Labour leader Jacinda Ardern has prepared for a peppering of KiwiBuild attacks tonight saying her opponent, National leader Judith Collins, will be playing "a bit of bingo" over the Government's housing record.
But Ardern says she's not worried, saying she is "happy to take it" when it comes to criticisms over that policy.
Collins, however, will be "reminding Ardern that traffic over the Auckland Harbour Bridge is currently moving faster than her plans to move the country forward".
The pair will face off in the first leaders' debate of the campaign tonight, following a much-anticipated 1News/ Colmar Brunton poll.
Ardern spent this morning touring the Buttabean motivation centre in South Auckland – an organisation that promotes weight loss, healthy eating and provides food boxes to the community.
When speaking to staff, the Labour leader appeared not to be too worried about tonight's debate.
One Buttabean member joked about her "big day," referencing tonight's debate.
"Oh, that," Ardern said, playing down tonight's head-to-head.
"I was thinking, 'today's the big day because of the level 2 move?'"
But when speaking to media after her walkabout, Ardern was firmly on message – "I stand by our record," she said in response to her Government's housing policies.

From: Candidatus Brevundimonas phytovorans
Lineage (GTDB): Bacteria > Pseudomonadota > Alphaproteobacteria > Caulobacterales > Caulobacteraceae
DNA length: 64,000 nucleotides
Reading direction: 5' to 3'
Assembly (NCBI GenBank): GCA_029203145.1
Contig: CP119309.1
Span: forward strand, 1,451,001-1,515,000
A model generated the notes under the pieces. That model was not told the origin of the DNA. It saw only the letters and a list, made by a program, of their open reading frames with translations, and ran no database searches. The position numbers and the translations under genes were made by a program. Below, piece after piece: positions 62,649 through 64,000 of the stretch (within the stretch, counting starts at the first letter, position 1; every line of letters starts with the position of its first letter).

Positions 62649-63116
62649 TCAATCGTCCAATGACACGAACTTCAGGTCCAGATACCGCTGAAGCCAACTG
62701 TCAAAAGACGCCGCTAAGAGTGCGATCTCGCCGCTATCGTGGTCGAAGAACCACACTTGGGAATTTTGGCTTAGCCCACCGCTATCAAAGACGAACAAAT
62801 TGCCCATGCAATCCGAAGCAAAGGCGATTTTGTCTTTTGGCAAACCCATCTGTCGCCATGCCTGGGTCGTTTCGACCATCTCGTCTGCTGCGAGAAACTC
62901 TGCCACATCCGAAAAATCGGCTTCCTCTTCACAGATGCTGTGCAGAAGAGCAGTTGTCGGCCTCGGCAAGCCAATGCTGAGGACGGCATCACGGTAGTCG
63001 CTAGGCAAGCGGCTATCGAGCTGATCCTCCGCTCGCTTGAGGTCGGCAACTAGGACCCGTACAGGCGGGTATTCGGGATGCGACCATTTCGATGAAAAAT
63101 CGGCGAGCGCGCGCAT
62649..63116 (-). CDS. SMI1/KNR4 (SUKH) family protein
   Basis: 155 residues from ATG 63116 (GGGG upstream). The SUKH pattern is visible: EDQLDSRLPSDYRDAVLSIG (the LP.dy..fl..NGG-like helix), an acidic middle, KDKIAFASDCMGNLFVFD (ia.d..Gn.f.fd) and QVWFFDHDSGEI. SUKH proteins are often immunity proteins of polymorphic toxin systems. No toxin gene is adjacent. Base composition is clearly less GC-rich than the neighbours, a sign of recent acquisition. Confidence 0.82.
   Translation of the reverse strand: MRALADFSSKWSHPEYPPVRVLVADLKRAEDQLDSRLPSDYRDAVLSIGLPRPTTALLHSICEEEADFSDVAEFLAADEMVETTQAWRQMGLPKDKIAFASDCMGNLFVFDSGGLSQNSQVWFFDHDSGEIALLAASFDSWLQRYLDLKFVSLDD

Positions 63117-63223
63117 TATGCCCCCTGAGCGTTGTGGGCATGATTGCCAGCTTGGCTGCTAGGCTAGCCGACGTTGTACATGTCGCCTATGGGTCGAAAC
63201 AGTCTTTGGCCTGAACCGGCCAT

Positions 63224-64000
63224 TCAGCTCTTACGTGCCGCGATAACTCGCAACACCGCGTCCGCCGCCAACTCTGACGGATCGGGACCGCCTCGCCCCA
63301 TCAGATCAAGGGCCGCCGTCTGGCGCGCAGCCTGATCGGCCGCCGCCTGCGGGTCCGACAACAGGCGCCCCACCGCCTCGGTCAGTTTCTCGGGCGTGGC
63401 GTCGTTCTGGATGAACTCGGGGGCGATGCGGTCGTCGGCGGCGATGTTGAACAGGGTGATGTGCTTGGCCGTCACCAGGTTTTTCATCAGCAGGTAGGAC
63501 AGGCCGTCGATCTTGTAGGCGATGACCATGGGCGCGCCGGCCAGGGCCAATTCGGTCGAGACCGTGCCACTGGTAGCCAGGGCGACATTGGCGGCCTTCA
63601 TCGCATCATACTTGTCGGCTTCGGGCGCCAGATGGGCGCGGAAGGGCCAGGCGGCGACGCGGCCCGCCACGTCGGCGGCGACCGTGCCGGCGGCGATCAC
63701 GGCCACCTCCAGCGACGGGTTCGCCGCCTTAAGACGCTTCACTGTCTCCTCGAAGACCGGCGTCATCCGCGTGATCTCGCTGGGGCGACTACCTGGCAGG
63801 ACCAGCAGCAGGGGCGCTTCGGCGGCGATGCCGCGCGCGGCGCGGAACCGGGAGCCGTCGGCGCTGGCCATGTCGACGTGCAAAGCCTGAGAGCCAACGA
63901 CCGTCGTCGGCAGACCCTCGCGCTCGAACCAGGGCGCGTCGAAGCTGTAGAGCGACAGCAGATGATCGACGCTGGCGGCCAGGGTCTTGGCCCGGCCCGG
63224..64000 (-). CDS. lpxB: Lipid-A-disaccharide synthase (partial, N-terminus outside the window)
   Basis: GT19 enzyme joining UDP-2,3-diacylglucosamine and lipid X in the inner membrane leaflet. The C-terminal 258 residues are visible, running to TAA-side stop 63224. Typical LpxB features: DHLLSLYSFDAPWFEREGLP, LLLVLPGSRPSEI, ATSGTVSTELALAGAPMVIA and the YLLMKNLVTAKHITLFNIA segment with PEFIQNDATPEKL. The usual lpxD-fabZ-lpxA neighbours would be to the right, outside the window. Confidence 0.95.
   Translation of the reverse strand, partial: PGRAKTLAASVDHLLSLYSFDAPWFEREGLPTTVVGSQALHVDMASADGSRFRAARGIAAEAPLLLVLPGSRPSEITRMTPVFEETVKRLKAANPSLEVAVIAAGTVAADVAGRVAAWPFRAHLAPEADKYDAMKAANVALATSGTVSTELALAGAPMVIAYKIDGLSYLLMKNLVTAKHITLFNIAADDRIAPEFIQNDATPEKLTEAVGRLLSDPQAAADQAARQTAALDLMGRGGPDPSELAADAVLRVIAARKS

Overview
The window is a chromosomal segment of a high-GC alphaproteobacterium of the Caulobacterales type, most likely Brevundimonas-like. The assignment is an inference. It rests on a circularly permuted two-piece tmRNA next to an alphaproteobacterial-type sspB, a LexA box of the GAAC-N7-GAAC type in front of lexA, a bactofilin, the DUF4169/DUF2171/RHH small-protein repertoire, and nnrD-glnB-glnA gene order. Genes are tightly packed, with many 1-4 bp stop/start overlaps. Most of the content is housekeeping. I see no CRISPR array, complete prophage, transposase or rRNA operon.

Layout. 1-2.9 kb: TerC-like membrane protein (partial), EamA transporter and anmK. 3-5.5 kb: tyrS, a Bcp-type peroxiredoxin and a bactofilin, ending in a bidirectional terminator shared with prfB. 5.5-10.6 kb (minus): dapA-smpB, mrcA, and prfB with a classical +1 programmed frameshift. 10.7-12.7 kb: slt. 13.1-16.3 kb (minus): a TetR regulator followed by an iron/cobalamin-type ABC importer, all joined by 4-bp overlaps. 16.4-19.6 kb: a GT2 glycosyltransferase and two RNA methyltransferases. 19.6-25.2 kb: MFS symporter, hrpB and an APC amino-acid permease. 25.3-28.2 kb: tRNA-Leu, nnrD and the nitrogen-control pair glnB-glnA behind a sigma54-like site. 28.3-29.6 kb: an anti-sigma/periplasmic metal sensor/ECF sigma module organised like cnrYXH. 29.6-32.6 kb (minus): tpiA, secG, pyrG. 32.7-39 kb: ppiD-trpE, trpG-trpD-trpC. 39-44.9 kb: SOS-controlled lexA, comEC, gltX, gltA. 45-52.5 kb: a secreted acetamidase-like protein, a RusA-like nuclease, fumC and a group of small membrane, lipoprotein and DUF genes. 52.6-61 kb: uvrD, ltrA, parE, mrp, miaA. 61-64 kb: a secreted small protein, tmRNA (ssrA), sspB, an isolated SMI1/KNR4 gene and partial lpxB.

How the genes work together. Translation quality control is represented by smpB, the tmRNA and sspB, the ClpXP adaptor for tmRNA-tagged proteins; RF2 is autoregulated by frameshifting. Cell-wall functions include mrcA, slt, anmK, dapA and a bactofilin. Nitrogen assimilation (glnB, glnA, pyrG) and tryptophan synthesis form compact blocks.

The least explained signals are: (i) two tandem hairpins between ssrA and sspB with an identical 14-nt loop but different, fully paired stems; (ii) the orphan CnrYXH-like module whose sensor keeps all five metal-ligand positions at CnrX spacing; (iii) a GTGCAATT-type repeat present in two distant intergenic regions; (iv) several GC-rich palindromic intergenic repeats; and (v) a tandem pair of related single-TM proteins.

"We will see the leader of the Opposition tonight play a bit of bingo and you will probably hear that word 'KiwiBuild' frequently," Ardern said.
"If that's her one attack, I'm happy to take it because I'm proud of our record."
That record, she said, was more than just that one housing policy, which Ardern admitted this morning "hadn't met our expectations".
"No Government has built as many houses as we have since the 1970s – and yes, we tried new things because we had a housing crisis.
"And I will stand by trying new things in order to improve the wellbeing of our community."
She talked up the Government's state house building record, saying it was "really happening at pace".
When asked about the debate yesterday, Ardern said her debate preparation hasn't changed much since her 2017 showdown with then-National leader Bill English.
"I see the debates as being an opportunity for us each as leaders to share our own vision and our own plans.
"I spend a little less time thinking about sparring with the person opposite and a little more time directly communicating what our plans are."
Meanwhile, Collins said she was "looking forward to the debate".
"We're facing the biggest economic downturn in living memory and this country needs to have a robust discussion about how to deal with the economic and jobs crisis, and get Kiwis back to work."